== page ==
The fact that the demotions may happen is totally up to the teachers. I think it’s a shame that this is the tactic that is available, but as many have said here (and few have answered) WHAT IS YOUR SOLUTION?

    There are sources of income. There are items of expenses. Income does not cover expenses. Laws prevent income from being generated TO cover the expenses. There are offers on the table to reduce expenses. Instead of pursuing those options (or offer specifics of their own on the part of the teachers) you want us to take money from savngs and pay the bills. More than half the money in “savings” comes from borrowing. And almost ALL the money in “savings” is designated for specific purposes, including cashing out sick days for teachers when they retire.

    So — we take money in savings. At the start, we have $100 in expenses and we tax to cover them. Now expenses go up, and we cannot tax to cover the increase. Now instead of having $100 in income and $100 in expenses, next year we still have $100 in income, and $125 in expenses….and we’ll pay the other $25 from savings. So, with the same level of increases, the next year we have $110 in income, and $150 in expenses…and the next year we have $120 in income and $175 in expenses…..only now the savings is gone, and we STILL cannot raise the income. (It does go up, but the assessment appeals reduce the tax base so you increase the tax rate and the overall income barely moves).
    SO — you have to do a MAJOR expense realignment to get your expenses under control. How do you do that? Well — your SCHOOL CODE controls much of it. It won’t let us furlough. It won’t allow programs to be cut without red tape. It WILL allow demotions that are not random (which is why the most expensive people are targets for demotion).

    How can we change that? I’d be happy to sit down with the teachers and go over the health care options in this community. I believe a fixed contribution per employee — rather than a benefit plan — would be achievable and acceptable. We’ve all gone through it. I am confident I could present a package that they could support — and would cost half of what we pay now. And would not prohibit any teacher from paying for their family – -as long as you understand that the taxpayers would not subsidize that part any longer. That would dramatically alter the cost structure of the district ($2-3M would be my guess) , and would actually put more control in the hands of the teachers. \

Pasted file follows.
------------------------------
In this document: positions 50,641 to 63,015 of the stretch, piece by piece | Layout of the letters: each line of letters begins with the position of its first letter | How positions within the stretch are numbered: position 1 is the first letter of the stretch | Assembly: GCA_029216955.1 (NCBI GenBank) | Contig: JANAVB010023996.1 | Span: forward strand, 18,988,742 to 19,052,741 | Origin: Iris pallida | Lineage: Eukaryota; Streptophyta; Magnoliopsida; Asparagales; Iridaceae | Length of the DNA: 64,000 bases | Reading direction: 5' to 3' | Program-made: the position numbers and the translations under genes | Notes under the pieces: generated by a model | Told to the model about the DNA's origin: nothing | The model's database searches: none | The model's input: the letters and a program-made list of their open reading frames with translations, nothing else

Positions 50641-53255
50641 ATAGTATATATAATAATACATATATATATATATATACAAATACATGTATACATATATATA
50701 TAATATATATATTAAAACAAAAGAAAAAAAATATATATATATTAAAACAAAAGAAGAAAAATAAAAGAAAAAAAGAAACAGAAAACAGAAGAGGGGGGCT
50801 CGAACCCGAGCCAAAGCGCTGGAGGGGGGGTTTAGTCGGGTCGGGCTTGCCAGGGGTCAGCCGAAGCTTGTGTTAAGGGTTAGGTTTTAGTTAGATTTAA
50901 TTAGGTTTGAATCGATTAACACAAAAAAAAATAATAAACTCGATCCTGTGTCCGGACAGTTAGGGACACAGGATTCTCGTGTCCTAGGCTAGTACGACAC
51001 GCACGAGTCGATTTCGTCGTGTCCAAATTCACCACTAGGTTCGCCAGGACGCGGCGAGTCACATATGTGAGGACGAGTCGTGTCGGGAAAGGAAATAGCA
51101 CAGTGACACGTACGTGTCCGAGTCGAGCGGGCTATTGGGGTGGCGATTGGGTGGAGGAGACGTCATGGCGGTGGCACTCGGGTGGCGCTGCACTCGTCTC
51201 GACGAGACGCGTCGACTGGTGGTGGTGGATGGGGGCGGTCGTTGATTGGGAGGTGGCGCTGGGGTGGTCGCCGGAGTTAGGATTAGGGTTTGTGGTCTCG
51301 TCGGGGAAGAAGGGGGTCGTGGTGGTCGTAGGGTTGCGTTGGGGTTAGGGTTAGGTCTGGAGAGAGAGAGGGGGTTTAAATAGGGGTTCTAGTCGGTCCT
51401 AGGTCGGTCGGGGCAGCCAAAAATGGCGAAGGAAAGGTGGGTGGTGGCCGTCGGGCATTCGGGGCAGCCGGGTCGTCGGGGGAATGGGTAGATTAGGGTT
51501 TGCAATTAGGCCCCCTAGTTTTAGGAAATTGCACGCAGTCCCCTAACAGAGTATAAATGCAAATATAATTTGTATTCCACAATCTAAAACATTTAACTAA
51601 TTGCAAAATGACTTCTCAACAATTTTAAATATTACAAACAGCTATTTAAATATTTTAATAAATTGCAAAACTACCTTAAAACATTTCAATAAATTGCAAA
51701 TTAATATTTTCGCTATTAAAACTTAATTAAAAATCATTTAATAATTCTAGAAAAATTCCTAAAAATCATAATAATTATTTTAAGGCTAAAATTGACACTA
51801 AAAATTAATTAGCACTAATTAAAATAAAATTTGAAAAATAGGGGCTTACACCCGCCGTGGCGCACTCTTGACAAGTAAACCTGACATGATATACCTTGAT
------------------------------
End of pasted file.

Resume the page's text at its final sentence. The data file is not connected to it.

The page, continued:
See Monie — I get it. Because we can pretend the old way will work, or we can get busy fixing the problem. Teachers teach. They learn about contracts from the PSEA. And the PSEA is about power. NOT about TEEA, and not about kids, and not about anything besides self-preservation. Unions may play a role, but let’s remember that union leadership is rarely about union membership. Union leadership is about union control and union power.

    Remember Norma Rae? Great Movie with Sally Field holding up her Union sign. Well, JP Stevens was eventually unionized, and the real-life character was awarded back pay. (Though she worked in fast food for a long time before she got her settlement) But those mills are all closed now, and the textile industry in the US is all but gone, with remnants serving to distribute textiles, not manufacture them. Mill towns were demolished. But teachers need to teach. And kids need to learn. So we better make it work, or we’ll be outsourcing education in no time.

    [Reply]

    Monie Reply:

    Township Reader

    I’m a union “rabble” rouser you say? Why the “labels” when one’s thoughts or statements don’t personally agree with yours? Isn’t this an open forum?

    Regarding my “fast food” (family) healthcare comparison–hasn’t the healthcare (items) discussion in this forum been based on “offerings” from both sides for the next contract? Whether tactic, threat or strategy, it’s what the board is offering–maybe the board should have kept their mouth shut instead of communicating through their expensive attorney to deliver messages that won’t even come to light. (Could have been some savings here!)